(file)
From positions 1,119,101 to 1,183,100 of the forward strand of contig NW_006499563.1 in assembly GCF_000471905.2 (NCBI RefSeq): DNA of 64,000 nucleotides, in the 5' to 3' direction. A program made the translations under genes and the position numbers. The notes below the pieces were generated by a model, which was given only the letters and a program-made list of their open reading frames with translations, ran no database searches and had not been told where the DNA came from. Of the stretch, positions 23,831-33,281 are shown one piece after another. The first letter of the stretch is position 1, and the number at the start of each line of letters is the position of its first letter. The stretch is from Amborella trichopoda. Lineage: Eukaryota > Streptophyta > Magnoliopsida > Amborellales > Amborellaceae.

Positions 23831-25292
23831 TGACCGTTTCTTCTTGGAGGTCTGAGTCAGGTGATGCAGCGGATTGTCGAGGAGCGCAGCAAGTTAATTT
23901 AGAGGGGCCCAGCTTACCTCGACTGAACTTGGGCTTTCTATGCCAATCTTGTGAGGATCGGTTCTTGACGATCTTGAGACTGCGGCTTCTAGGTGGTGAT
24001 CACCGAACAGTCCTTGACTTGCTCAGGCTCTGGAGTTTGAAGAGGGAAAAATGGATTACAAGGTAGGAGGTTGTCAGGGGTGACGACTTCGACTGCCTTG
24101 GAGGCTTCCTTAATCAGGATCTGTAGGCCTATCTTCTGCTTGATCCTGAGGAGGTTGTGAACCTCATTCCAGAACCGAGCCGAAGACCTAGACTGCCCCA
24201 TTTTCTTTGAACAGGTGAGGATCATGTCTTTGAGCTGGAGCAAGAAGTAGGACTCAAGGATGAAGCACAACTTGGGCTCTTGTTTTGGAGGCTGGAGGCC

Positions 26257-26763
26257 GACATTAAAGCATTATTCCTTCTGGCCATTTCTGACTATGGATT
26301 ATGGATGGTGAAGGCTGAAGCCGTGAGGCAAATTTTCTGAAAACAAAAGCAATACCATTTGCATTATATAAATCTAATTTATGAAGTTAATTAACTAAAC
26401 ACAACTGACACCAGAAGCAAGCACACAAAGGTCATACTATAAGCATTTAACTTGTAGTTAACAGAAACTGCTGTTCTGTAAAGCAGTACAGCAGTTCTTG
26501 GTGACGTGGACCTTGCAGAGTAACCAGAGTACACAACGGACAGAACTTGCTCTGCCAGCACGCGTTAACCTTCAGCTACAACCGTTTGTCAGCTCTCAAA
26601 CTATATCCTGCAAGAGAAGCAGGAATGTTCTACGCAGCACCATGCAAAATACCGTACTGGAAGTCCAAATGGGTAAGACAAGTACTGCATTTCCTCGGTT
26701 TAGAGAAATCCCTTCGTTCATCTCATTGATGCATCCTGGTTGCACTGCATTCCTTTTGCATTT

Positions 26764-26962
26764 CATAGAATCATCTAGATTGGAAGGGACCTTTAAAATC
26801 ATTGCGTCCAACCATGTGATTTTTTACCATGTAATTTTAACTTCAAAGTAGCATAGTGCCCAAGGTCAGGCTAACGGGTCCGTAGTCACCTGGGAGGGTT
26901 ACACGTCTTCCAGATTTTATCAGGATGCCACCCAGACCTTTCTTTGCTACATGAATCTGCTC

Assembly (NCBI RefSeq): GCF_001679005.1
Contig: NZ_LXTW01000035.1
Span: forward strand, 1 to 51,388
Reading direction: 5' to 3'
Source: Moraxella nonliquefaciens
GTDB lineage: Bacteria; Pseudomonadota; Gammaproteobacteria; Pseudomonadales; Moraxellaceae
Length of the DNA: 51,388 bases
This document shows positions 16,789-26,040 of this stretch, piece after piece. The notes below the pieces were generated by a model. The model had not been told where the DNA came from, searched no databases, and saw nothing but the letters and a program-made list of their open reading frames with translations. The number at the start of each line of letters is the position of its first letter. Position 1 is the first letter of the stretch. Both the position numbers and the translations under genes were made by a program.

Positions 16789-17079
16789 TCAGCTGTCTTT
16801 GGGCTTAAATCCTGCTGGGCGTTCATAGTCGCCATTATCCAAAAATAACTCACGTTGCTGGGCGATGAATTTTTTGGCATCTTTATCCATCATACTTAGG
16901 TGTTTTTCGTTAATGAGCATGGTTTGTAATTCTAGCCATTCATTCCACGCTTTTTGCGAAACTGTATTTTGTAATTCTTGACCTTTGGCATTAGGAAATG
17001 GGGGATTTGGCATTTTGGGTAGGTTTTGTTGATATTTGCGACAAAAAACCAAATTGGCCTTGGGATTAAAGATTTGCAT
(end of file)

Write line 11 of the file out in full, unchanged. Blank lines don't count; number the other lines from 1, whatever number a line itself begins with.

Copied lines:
26401 ACAACTGACACCAGAAGCAAGCACACAAAGGTCATACTATAAGCATTTAACTTGTAGTTAACAGAAACTGCTGTTCTGTAAAGCAGTACAGCAGTTCTTG